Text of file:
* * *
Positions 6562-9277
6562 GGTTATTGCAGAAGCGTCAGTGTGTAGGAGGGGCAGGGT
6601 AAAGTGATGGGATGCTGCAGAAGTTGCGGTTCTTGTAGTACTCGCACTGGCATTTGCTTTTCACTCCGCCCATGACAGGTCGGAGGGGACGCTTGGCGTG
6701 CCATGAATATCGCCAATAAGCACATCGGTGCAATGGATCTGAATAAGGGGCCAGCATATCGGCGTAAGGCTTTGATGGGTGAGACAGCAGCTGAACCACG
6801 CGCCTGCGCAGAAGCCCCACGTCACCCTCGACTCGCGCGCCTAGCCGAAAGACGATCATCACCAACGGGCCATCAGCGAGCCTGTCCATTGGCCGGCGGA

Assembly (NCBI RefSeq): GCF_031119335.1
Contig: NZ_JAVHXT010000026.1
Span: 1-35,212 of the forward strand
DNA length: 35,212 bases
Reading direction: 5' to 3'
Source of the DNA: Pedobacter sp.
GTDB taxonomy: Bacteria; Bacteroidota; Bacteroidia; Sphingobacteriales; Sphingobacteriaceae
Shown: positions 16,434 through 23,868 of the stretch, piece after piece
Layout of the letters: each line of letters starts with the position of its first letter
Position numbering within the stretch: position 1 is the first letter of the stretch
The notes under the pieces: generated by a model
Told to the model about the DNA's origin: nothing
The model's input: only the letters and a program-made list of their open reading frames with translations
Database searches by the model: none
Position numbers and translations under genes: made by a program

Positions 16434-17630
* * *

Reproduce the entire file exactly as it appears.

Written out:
Positions 6562-9277
6562 GGTTATTGCAGAAGCGTCAGTGTGTAGGAGGGGCAGGGT
6601 AAAGTGATGGGATGCTGCAGAAGTTGCGGTTCTTGTAGTACTCGCACTGGCATTTGCTTTTCACTCCGCCCATGACAGGTCGGAGGGGACGCTTGGCGTG
6701 CCATGAATATCGCCAATAAGCACATCGGTGCAATGGATCTGAATAAGGGGCCAGCATATCGGCGTAAGGCTTTGATGGGTGAGACAGCAGCTGAACCACG
6801 CGCCTGCGCAGAAGCCCCACGTCACCCTCGACTCGCGCGCCTAGCCGAAAGACGATCATCACCAACGGGCCATCAGCGAGCCTGTCCATTGGCCGGCGGA

Assembly (NCBI RefSeq): GCF_031119335.1
Contig: NZ_JAVHXT010000026.1
Span: 1-35,212 of the forward strand
DNA length: 35,212 bases
Reading direction: 5' to 3'
Source of the DNA: Pedobacter sp.
GTDB taxonomy: Bacteria; Bacteroidota; Bacteroidia; Sphingobacteriales; Sphingobacteriaceae
Shown: positions 16,434 through 23,868 of the stretch, piece after piece
Layout of the letters: each line of letters starts with the position of its first letter
Position numbering within the stretch: position 1 is the first letter of the stretch
The notes under the pieces: generated by a model
Told to the model about the DNA's origin: nothing
The model's input: only the letters and a program-made list of their open reading frames with translations
Database searches by the model: none
Position numbers and translations under genes: made by a program

Positions 16434-17630